fushimi inari2These torii gates, interestingly enough, are all donations by families or companies. On the back of the torii gates you will see written in black kanji the donator’s name and the date it was donated. A small torii is around 400,000 yen as much as 1 million yen!!!!Fushimi-inari shrine kyoto 10The further up you walk the fewer people you will see and the quieter it will become, the steep slopes effectively weaning out those unfit for the challenge of a climb (*cough cough* the women wearing stilettos never make it very far, never fear). This is where you’ll easily be able to get photos with just you and your companions, the real trick will be waiting for a friendly person to take your picture! IMG_8766

What’s With All The Foxes?!?

By the time you finish exploring the shrine, you may be curious as to why you saw so many statues of foxes.  This is because foxes in Japanese culture are regarded as messenger spirits. fushimi-inari shrine kyoto7The Japanese word for fox is “kitsune” and if you look carefully you’ll see many restaurants in this area serving kitsune udon. Don’t be alarmed, it’s not fox noodle soup! Kitsune udon is a delicious dish made with thick udon noodles served in a dashi based soup stock and served with a piece of fried tofu. Kitsune udon is named after the Japanese fox because according to legend fox spirits are big fans of abura-age, the deep fried tofu that gives all the flavour to this great food.kitsune udon

My 6 Tips For Visiting Fushimi Inari Shrine:

  1. Wear comfortable shoes! I really do mean this, wear running shoes or at least comfy sneakers.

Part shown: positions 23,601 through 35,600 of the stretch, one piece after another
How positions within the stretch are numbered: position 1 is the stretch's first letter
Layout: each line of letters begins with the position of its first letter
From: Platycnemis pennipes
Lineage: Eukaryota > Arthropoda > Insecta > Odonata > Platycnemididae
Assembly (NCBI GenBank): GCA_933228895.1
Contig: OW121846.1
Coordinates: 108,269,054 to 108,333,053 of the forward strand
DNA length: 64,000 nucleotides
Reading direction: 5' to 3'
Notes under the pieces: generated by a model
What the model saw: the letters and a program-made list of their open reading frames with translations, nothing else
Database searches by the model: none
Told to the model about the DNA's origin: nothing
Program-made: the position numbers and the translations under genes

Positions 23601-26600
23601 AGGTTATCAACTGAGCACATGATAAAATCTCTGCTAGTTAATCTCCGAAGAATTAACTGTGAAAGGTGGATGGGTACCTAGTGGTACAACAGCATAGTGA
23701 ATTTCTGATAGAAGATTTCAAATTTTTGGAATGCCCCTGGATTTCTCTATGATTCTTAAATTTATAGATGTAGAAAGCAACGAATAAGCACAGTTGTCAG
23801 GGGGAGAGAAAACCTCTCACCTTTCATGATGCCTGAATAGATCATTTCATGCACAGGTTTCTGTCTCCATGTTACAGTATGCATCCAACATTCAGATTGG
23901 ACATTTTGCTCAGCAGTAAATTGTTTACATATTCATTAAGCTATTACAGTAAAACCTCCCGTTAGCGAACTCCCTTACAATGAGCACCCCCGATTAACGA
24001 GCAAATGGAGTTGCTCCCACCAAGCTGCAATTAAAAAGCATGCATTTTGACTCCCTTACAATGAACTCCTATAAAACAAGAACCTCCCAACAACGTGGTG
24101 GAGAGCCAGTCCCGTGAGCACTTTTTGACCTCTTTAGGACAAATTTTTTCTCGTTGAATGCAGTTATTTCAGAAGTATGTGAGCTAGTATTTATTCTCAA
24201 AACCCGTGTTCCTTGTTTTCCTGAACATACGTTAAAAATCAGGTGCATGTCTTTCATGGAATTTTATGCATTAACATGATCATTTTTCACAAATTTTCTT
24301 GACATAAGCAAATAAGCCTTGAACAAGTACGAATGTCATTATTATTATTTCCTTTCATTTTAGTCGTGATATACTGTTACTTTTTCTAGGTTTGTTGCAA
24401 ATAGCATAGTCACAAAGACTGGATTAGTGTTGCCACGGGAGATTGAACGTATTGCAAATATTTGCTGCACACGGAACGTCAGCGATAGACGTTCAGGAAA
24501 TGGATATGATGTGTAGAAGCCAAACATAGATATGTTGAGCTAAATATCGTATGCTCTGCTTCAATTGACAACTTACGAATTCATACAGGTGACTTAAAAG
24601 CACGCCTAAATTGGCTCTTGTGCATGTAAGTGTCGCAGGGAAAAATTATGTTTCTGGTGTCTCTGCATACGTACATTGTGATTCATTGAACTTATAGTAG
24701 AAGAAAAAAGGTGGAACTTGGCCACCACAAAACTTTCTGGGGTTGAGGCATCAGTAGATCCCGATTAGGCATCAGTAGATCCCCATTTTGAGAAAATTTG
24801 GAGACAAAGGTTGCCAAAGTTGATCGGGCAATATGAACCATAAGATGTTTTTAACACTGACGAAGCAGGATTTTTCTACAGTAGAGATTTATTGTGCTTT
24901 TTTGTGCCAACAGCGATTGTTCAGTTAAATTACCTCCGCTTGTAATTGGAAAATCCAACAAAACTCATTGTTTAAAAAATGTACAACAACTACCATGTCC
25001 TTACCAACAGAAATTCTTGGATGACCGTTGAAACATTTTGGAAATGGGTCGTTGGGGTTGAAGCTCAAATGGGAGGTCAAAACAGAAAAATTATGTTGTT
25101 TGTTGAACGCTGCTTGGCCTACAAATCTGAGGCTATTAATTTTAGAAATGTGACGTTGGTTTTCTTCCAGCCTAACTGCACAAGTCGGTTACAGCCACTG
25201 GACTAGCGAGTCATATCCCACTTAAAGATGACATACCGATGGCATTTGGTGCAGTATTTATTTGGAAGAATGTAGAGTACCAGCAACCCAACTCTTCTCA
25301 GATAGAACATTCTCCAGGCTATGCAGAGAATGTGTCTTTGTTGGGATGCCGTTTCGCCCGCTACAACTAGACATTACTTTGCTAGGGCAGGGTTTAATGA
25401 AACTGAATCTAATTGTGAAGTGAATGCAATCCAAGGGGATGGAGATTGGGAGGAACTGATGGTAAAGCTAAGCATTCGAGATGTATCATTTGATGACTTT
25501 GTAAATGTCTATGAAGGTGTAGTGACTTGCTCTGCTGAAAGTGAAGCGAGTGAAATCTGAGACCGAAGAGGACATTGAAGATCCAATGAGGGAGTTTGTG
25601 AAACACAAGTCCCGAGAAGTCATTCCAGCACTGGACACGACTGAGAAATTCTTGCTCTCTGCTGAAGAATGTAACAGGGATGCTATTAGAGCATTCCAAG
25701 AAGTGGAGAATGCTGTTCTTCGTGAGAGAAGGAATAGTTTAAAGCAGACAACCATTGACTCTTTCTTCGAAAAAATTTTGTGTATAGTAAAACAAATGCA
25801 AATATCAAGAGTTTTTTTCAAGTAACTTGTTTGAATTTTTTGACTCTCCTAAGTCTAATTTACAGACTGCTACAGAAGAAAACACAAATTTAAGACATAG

2. Budget plenty of time as it’s quite a long walk to the very top.
  3. Don’t let other people hurry you, walk at a slow pace and savor the moment.
  4. Be patient taking photos. If you’re patient and wait for the perfect moment you’ll be able to get great solo shots.
  5. Try and go early in the morning, or towards the end of the day (if possible) as the experience is more magical the fewer the people. If you do, you’ll also be able to get photos in the torii tunnel with only you!
  6. If you don’t have time to do the entire walk to the top walk as far as you feel comfortable, but be sure to at least reach the beautiful photography point where 2 tunnels appear!

fushimi-inari shrine kyoto10

How To Get To Fushimi-Inari Shrine:

There are several ways to get to the Fushimi Inari shrine. I highly recommend traveling by one of the train lines!

  • By JR Line: Take the JR Nara Line train from Kyoto station to JR Inari Station (Time: 5 minutes, Price: 140yen, 2 stops later)
  • By Private Train Line: From Kyoto Station take the Keihan Line to Fushimi Inari Station
  • By Bus: If you have the Kyoto Bus Sighseeing Pass you can access the shrine via the #5 bus from Kyoto Station. (See the map here) *I do not recommend this option as it take far too long compared to a train. It’s worth spending the extra money to get there quickly.*
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Categories: Tips For Traveling In Japan | Tags: , , , , , , , , , , , | 6 Comments